You might think that a missing tooth is unsightly, and you are right. But do you know that missing teeth can affect not only your dental health, but also your overall health?
Dr. Elmira Abraamyan runs her own dental practice, Sunrise Family Dentistry, in Roseville, California. Here, she talks about how missing teeth not only affect the aesthetics of your smile, but your dental and overall health as well. Effect on overall health.
As is known to all, because your ability to chew decreases with missing teeth, it directly affects your overall medical health. Chewing food is the beginning of the digestive process. If you lose a tooth, then you can’t chew the food properly before swallowing, the stomach and intestines will work harder to absorb nutrients. That means you absorb fewer nutrients and are less healthy. It shows that your missing teeth affect your overall health.
There is good news for Roseville, California residents who are missing one of more teeth. The ability to eat, speak and smile with confidence is available through Sunrise Family Dentistry. As our name implies, a visit to our Roseville office is like a trip to see family.
We understand the importance of being able to express insecurities caused by a less than perfect smile. That is why we offer the latest in prosthetic and cosmetic dentistry. Dental implants involve placing an artificial root into the jaw that holds replacement teeth. With dental implants, our respected and skilled staff will give you natural-looking teeth. The right specialist coupled with diligent oral hygiene care helps dental implants last a lifetime.
Dental anxiety is a common problem that many people face when dealing with an oral health issue. However, it is essential for you to overcome your fear so that you can receive proper dental care. Fortunately, dental professionals are familiar with the concerns of their patients, and a quality dentist will go out of their way to make you feel comfortable during your visit. If you know that a dental appointment is in your near future and you are feeling scared, then here are a few of the best ways to alleviate your anxiety.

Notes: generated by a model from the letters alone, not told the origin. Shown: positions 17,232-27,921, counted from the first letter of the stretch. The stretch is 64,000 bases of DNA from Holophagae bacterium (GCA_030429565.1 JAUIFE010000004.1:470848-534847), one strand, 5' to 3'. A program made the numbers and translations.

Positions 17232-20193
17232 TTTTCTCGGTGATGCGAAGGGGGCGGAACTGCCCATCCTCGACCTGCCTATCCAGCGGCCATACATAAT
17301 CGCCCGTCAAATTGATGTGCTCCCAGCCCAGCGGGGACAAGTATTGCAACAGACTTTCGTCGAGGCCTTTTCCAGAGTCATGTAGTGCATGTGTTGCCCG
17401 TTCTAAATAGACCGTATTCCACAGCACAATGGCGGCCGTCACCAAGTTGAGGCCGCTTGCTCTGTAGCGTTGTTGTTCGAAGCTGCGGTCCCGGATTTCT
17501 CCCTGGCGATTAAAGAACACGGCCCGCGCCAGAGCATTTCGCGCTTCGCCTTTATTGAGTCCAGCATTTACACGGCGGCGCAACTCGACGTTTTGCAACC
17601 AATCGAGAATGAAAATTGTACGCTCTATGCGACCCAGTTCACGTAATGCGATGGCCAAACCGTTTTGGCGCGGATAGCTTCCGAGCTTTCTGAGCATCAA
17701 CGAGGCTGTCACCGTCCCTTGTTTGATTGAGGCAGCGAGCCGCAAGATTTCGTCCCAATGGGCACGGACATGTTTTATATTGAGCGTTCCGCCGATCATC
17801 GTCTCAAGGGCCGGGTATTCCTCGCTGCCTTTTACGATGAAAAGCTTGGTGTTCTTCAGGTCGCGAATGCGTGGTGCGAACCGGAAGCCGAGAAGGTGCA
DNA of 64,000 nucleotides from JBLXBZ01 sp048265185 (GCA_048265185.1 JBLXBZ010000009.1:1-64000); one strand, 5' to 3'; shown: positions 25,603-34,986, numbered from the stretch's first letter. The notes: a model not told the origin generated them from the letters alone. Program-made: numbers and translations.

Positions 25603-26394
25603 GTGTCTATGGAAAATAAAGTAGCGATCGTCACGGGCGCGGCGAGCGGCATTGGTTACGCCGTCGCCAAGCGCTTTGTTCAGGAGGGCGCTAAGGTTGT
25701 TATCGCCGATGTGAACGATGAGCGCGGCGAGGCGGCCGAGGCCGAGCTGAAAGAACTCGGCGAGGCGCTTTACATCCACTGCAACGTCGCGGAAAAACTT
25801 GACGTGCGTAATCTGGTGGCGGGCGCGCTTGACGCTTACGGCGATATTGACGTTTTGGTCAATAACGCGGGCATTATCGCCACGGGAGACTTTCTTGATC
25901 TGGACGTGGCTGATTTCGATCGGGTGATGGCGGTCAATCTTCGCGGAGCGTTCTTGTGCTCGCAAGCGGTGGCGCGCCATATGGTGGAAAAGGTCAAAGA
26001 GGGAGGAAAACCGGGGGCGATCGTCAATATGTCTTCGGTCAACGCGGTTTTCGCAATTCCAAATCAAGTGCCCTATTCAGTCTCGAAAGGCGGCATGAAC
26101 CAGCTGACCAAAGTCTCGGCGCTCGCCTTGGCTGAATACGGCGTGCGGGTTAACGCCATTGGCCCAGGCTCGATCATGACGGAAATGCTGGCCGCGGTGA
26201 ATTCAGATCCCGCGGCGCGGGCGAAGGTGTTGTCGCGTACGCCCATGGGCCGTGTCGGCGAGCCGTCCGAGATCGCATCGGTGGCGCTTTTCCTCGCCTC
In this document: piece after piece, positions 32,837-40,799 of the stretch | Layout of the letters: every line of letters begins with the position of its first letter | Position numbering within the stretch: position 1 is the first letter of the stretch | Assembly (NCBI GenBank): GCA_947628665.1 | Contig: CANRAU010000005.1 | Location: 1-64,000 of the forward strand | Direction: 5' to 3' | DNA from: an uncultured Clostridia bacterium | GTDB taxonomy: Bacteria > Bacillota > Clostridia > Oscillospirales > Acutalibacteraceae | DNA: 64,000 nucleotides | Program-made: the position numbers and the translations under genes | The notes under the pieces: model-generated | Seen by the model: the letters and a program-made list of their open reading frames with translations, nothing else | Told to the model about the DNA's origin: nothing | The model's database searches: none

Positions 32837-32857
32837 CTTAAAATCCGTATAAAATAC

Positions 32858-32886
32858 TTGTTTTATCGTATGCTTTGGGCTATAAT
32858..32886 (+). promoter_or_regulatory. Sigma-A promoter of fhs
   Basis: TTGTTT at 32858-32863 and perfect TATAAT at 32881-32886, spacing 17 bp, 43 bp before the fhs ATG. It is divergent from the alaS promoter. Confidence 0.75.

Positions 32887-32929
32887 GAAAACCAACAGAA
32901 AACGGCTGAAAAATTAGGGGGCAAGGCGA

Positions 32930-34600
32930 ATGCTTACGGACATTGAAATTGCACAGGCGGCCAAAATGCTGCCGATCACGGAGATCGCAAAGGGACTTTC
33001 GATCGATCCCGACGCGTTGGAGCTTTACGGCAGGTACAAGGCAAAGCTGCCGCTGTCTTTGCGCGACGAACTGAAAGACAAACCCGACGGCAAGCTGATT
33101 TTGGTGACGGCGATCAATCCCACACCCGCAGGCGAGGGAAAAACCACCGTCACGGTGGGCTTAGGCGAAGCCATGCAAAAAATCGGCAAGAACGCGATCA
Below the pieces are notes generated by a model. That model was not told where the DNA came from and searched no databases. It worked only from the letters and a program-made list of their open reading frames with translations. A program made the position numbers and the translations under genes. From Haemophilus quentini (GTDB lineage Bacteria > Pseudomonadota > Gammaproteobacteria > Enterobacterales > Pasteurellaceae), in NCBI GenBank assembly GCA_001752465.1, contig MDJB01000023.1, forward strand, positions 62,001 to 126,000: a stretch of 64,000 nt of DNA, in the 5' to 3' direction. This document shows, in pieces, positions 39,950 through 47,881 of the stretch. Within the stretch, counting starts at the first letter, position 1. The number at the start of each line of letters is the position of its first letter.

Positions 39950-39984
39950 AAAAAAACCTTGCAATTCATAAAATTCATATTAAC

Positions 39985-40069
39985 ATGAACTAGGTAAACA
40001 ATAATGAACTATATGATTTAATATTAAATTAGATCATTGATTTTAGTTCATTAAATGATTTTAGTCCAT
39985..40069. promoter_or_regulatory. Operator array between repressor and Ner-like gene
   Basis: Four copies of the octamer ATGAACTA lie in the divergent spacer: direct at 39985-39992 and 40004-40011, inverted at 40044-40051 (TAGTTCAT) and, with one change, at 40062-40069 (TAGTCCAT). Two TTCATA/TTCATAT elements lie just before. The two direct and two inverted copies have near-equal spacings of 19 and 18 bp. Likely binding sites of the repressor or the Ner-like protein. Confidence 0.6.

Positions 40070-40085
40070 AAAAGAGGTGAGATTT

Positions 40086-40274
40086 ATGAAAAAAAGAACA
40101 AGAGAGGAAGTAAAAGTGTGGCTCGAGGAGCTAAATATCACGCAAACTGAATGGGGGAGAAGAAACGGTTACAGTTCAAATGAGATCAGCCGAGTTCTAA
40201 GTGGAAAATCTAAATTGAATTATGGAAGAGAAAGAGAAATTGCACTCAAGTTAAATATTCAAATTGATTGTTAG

Identify Your Fear
A fear of going to the dentist can be caused by many different factors. Understand the underlying cause can help you to overcome your fear. Have you had a bad experience with a dentist before? Try remembering that this time will be different. If you are afraid of enduring a long and painful procedure, then talk to your dentist about the pain relief options that are available or discuss breaking up your procedure into smaller appointments. Once you know what is causing your fear, then you can begin to take the appropriate steps to correct the concern.
Sunrise Family Dentistry provides dental services for the entire family. It is located in Roseville, California. Our goal is to provide you affordable, pain free and quality dental care, whether you are visiting us for a twice-yearly checkup, have a toothache, need your teeth whitened or are experiencing a problem of a more serious nature.
Many people avoid getting regular dental checkups because they believe the treatment is unpleasant and painful. In reality, if you visit a dentist regularly for examinations, many serious and costly problems are avoided. We utilize different methods to sedate the patient. This ensures that your visit is comfortable instead of being anxiety provoking.
It is our desire to administer virtually pain-free services to you and your family members. This is why we use various forms of sedation in our practice. Here are some questions that may concern you.
Having bad breath can be an embarrassing problem – especially if you are regularly face to face with other people. Known professionally as halitosis, bad breath plagues many people every day. Most cases of bad breath can be remedied by efficiently brushing the teeth. However, some types of bad breath are chronic or recurring, which may warrant a visit to the dentist.